For those of you who know me, you know that I teach high school students. The approach to high school is very different than the approach I take with my elementary-aged child. First of all, there’s no evidence or research that supports homework in elementary school. In other words, students didn’t show much growth or benefit from doing homework, and, in fact, homework could possibly do more harm than good in lower grades. However, that changes once students get to junior high and high school. With that said, these tips can be used for any age or grade level. Unfortunately, homework is not going away any time soon, so here are some practical homework tips I use in my own house, with my own child.
Fit homework into your schedule, not the other way around.
Find a time that works for your child to do homework. I know when my son first gets home, all he wants to do is unwind, eat a snack, play with his toys, or watch a bit of television. I let him. I know when I get home right after work, sometimes I just want to stare at the wall. Why wouldn’t it be the same for him? I also schedule homework around extracurricular activities. His teacher gives the week’s worth of homework each Monday, which seems to be standard practice in elementary school. Since on Tuesday nights he has karate, we don’t do homework on Tuesday. I check his folder for any important announcements, but I don’t even mention homework unless I know he’ll have time to do it. Having to do extracurriculars and homework all in one night is too much. For high school, this gets a bit trickier, since some assignments are due the next day. If you have a kid in junior high or high school, and they are involved in extracurriculars, help them plan out their time! They still need your help with time management!
Remember, homework is independent practice.
I emphasize the fact that homework should be done independently because this is, after all, practice of what they’ve been learning in class. Sure, I’ll answer a question if he has it or I’ll double check when he’s finished, but I am not sitting at the table while he completes it. Usually I’m cooking dinner while he sits at the kitchen table and works on his homework. If he doesn’t understand something, and if I don’t understand something, I’ll write a note to the teacher. But, at the end of the day, I want him to be able to do it on his own. If I help him every step of the way, how will he do on his own when he’s asked to do the same in class? This is also where I’ll stand on my soapbox and say “meeting at Starbucks with a group of friends to do homework or study is NOT helpful!” I’m looking at you, gaggle of teen girls with your frappuccinos on a Wednesday night.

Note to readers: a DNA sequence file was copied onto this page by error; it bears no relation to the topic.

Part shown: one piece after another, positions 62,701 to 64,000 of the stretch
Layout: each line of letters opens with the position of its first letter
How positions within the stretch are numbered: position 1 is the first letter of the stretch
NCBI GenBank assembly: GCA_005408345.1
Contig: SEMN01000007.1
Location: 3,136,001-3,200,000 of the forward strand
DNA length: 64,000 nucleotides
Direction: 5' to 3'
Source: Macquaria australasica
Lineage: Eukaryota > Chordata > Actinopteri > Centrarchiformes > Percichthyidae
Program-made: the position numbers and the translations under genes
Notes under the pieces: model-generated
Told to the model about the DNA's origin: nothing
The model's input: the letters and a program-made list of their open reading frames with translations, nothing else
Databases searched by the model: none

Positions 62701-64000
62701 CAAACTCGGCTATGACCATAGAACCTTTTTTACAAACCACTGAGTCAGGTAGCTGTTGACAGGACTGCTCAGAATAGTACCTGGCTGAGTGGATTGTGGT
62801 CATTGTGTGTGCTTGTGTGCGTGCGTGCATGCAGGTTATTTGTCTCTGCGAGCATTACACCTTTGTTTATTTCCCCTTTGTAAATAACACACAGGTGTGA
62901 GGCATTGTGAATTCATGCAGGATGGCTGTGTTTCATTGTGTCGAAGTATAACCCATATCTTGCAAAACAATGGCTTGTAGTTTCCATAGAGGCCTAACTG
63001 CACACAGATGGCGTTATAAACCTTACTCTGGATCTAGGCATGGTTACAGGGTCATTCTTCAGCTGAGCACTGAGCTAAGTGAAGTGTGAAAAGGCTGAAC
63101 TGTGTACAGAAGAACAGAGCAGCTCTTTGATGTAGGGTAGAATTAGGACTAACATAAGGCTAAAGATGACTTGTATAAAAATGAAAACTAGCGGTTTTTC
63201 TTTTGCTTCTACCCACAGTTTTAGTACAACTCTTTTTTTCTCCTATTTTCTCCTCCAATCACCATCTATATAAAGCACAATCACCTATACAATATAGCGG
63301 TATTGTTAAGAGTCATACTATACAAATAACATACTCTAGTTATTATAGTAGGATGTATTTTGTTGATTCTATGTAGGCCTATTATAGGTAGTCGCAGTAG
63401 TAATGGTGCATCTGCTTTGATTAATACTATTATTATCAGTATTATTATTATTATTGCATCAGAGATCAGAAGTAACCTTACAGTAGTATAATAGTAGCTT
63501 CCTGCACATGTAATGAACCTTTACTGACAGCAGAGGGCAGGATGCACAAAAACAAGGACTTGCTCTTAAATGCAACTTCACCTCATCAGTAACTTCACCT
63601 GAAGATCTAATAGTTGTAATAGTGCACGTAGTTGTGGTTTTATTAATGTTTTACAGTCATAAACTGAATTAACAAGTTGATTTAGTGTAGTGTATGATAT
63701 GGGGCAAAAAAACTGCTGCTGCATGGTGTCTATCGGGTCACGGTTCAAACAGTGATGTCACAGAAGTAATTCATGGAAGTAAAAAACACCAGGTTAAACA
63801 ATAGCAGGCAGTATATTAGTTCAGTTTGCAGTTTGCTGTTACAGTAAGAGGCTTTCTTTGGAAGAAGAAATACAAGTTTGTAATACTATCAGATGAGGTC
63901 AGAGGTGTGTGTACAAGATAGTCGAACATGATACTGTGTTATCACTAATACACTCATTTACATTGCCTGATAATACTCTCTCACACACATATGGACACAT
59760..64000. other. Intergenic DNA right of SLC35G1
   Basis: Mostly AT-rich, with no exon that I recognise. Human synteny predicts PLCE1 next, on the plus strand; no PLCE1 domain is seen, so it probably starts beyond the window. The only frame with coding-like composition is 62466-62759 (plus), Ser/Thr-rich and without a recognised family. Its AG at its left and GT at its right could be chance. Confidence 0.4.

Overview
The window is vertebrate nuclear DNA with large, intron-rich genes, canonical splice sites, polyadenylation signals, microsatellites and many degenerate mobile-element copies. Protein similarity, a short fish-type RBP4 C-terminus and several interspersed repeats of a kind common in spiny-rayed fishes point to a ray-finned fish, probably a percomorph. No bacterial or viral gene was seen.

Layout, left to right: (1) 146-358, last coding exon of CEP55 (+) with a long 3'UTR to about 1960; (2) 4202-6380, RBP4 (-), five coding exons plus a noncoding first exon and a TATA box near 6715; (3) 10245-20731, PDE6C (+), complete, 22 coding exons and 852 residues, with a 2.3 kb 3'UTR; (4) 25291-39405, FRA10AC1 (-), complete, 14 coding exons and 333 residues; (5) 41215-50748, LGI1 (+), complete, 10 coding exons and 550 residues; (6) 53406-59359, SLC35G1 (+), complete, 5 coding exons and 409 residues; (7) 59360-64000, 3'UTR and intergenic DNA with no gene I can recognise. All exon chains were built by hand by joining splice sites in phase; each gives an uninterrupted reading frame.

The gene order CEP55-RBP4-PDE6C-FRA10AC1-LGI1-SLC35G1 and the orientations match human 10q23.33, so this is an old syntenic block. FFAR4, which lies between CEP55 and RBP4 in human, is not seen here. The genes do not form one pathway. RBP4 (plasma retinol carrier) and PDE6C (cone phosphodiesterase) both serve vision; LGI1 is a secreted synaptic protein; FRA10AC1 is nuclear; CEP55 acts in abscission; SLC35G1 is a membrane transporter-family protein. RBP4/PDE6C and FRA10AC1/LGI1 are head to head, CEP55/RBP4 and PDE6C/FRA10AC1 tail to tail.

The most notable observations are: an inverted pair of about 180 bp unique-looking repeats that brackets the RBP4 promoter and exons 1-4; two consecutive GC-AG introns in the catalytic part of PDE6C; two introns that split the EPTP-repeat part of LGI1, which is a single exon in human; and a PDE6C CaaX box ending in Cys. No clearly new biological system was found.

Give as much choice as possible.
If they can complete homework in colored erasable pencils, let them. If it doesn’t matter the order of assignments, let them choose which assignment they want to do. Sometimes my son wants to do his math homework when it’s “reading practice.” I let him. The order doesn’t seem to matter. Sometimes he wants to sit down and do the whole week’s worth of homework. I’ll let him. I have found that giving choice as much as I can makes homework time a little easier. Again, this works better for lower grades because once students hit high school, they need to understand the importance of following directions.
Set a timer appropriate for their age.
Some nights, he looks at his homework and decides he wants nothing to do with it. I get it. Having to write an entire page of letters seems overwhelming. This is when I’ll set the timer for 10 to 15 minutes (keep in mind, he’s in kindergarten). He only has to work on his homework until the timer goes out. Finished or not, when the timer goes off, he can stop. Most of the time, he’ll end up just finishing it even after the timer goes off because he sees he’s almost finished. If your child has a phone or computer, have them PUT IT AWAY while they work on homework. Chances are, they will work way more efficiently when they aren’t checking SnapChat every few minutes.
When in doubt, throw it out.
No, not literally throw out the homework. But, if homework is a constant struggle in your house, I want you to take a hard look at the work itself. What’s its purpose? Is it something your child has already mastered? Do they struggle with it? Do they even know why they are being asked to do it? If you aren’t sure the purpose of the homework, you might want to rethink forcing it. Or at least send an email to the teacher to find out how the homework fits into the bigger picture. I also want to encourage you to find out the school’s grading policy on homework. At my son’s school, homework is never graded. Does he need some of the extra practice? Probably, but homework is not the mountain I want to die on. I’d rather skip it and read with him instead.